The spiritual leader of the Anglican Church, Archbishop of Canterbury Rowan Williams, is stepping down at the end of the year,
Dr Williams, 61, announced unexpectedly that he would leave the role December to take up an academic post at Cambridge University.
He said it was time to move on after a decade as archbishop and his new post as master of Magdelene College would give him the time he has longed for to think and write about the Church.
Dr Williams leaves an 80-million strong worldwide church that has been split over women and gay bishops, and same-sex marriages.
In an interview with Britain's Press Assocation he said that crisis management was "never a favourite activity" and had actually been "major nuisance" during his tenure.
"I would hope that my successor has the constitution of an ox and the skin of a rhinoceros," he said.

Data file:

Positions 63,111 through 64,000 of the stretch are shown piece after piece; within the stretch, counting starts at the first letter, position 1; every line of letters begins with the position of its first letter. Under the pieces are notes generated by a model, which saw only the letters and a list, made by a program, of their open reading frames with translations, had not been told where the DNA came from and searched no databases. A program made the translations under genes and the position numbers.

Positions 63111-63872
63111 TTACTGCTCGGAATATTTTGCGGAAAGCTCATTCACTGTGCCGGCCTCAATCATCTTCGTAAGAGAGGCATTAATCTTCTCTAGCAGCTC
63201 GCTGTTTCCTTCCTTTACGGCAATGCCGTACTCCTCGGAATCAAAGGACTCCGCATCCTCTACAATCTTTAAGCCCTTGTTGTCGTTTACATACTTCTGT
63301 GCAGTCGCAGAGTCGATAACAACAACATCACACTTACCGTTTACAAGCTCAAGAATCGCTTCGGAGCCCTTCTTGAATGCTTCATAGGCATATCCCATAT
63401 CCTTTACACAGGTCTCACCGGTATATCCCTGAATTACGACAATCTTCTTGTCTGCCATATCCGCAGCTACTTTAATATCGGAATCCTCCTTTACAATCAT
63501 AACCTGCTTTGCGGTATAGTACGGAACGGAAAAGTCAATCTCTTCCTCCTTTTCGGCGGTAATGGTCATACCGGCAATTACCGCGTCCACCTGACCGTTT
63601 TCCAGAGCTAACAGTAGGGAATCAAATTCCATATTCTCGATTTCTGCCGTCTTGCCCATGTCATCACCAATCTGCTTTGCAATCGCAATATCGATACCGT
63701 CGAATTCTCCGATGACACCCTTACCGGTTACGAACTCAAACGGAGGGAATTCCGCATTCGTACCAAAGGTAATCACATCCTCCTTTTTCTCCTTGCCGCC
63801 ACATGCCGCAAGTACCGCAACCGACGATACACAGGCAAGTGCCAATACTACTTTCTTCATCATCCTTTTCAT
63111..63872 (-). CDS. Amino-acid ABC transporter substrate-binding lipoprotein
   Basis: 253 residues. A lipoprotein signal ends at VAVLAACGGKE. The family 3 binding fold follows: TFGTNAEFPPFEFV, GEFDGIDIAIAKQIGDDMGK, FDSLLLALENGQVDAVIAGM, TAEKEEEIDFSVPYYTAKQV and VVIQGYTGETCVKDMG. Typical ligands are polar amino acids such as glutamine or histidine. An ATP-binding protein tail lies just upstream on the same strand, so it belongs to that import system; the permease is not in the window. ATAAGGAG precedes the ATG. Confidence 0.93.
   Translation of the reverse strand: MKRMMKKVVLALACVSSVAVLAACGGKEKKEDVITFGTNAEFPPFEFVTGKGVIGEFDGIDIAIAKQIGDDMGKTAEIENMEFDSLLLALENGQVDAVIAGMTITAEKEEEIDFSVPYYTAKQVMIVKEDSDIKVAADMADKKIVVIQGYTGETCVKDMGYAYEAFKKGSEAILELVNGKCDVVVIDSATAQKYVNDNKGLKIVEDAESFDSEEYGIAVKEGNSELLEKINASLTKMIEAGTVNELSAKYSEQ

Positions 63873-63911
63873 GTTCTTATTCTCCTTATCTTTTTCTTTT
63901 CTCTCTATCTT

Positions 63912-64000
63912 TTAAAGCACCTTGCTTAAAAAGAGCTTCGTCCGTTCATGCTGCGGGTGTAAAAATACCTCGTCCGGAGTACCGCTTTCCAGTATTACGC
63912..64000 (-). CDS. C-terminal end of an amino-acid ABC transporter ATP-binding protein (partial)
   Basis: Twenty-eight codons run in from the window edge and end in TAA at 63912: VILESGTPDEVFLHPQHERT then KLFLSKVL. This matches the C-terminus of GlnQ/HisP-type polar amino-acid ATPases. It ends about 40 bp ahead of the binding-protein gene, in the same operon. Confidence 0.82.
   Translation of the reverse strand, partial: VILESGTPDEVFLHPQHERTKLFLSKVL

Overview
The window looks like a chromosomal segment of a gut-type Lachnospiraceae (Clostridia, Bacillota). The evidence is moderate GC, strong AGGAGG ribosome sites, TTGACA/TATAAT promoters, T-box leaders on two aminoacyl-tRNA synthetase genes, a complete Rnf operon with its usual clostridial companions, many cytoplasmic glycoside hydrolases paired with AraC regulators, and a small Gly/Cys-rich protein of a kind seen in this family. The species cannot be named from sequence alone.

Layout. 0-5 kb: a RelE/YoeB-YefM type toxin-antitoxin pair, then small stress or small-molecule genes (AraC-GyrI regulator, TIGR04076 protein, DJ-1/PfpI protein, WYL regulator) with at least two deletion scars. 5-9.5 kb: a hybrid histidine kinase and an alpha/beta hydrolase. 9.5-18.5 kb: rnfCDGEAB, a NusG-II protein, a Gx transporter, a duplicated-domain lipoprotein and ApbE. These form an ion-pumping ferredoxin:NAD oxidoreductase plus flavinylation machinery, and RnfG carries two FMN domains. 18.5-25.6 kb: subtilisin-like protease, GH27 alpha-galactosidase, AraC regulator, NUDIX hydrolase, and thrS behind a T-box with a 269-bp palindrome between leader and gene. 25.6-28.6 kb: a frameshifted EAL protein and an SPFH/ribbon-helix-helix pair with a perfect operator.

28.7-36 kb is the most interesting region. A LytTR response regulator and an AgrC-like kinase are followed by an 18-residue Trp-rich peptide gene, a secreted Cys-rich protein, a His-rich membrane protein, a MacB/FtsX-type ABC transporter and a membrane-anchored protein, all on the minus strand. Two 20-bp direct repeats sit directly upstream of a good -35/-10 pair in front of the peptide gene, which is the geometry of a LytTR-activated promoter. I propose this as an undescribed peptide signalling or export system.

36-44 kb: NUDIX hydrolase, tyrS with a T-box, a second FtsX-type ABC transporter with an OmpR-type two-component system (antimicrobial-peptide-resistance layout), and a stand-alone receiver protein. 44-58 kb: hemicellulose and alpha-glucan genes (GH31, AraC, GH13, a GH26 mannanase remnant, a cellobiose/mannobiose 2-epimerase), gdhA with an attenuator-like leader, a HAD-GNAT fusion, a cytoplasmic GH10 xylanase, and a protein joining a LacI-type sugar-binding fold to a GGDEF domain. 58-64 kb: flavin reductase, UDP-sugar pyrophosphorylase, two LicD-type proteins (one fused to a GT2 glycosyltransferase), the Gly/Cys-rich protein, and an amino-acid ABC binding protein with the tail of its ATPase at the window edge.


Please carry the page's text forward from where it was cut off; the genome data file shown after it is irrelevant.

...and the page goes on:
Dr Williams taught at Cambridge and Oxford universities before becoming a bishop.
Among those tipped to replace him is the Church of England's second highest cleric, Archbishop of York John Sentamu. Born in Uganda, he fled to Britain in 1974 to escape from dictator Idi Amin.
Anglicanism is a loose family of member churches with the Archbishop of Canterbury as its spiritual leader. As such, Rowan Williams had prestige and respect, but no direct powers beyond the Church of England he leads.